The risk of contracting Covid-19 should be no greater in the washroom than in any other communal space, suggests a report by leading independent microbiologist Dr David Webber.
His report, commissioned by Oxfordshire-based hand dryer manufacturer Airdri Ltd, seeks to confirm how the virus is transmitted in the washroom environment, and whether warm air hand dryers are safe to use during the pandemic.
Webber’s conclusion, following research into Covid-19 transmission, is that using hand dryers in the washroom does not contribute to the spread of the novel coronavirus.
Citing various articles and reports on the spread of microbial contaminants, Webber, technical director at Microbial Innovations Ltd in Derby and formerly a microbiologist at University College of Swansea, confirms that Covid-19 is spread by droplet transmission and contact with contaminated surfaces, but that the risk of contracting the disease should be no greater in the washroom than in any other communal area.
“Droplet transmission of coronavirus in the washroom is unlikely, as the air is constantly changed – typically eight to 12 times per hour, which will remove droplets, as will natural ventilation due to the opening and closing of doors. Many smaller washrooms are also fitted with air purifiers to control odours and remove microbial contaminants”, states the study.
“The risk of infection is probably greater in the general workspace, where coughing and sneezing can release airborne bacteria which can survive up to 15 minutes in droplets and aerosols in the air.”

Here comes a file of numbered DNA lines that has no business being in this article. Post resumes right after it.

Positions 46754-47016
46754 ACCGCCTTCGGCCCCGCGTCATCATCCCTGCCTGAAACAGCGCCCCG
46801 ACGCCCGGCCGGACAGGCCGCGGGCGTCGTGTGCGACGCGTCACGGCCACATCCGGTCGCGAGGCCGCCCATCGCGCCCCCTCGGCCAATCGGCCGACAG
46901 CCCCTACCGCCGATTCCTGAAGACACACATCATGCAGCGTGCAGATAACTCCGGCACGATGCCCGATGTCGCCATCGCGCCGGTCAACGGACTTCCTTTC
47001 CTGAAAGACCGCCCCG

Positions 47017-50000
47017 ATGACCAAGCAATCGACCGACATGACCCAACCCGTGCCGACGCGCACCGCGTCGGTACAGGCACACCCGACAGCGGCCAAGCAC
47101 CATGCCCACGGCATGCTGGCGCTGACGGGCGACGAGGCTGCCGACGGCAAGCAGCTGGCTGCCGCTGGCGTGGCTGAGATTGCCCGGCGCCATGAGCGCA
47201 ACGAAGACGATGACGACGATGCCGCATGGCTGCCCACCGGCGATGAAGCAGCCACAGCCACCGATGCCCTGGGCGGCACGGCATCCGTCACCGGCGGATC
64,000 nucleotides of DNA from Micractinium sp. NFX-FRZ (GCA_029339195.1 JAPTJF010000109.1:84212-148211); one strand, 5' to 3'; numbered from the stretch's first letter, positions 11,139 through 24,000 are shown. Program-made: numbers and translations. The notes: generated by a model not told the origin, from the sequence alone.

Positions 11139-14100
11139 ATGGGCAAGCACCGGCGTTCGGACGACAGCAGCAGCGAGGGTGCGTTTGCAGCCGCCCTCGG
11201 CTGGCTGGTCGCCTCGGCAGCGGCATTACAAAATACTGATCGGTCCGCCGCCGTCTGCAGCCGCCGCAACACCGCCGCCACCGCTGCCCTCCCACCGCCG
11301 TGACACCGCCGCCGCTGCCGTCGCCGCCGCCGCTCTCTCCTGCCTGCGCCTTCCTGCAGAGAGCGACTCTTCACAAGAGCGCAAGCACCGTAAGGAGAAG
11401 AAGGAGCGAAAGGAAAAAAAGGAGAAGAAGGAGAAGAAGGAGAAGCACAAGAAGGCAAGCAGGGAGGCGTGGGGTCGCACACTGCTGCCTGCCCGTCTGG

The report also references the continuing debate on the most hygienic hand drying method. Its findings show that despite claims made by paper towel manufacturers suggesting that hand dryers contribute to the spread of viruses, the reality is that both paper towels and warm air hand dryers are a hygienic way to dry hands.
Webber adds: “In a small washroom, a single operation of a typical hand dryer would only disturb 2-3 per cent of the volume in the air and is unlikely to contribute to the spread of microbes.”
He concludes that the most effective way to reduce the risk of infection in washrooms is to wash and dry hands effectively, using soap and hot water and either paper towels or a hand dryer – backing up the advice issued by the World Health Organization to tackle Covid-19.
Webber suggests the following four-step process to handwashing:
1. Ensure that hands are correctly washed for at least 20 seconds.
2. Dry hands thoroughly (10 seconds of drying with a paper towel or jet air dryer, or up to 40 seconds using a warm air hand dryer).
3. Do not touch any surfaces after drying hands.
4. But if you do touch any surfaces, use a hand sanitiser as soon as possible after leaving the washroom.
Trudi Osborne, Airdri’s marketing manager said: “Since the Covid-19 crisis hit the UK, we have seen many articles questioning the cleanliness of hand dryers and their impact on the spread of the disease in the washroom setting. Therefore, we were keen to secure some hard facts from an expert to confirm our belief that hand dryers are safe to use during the pandemic.”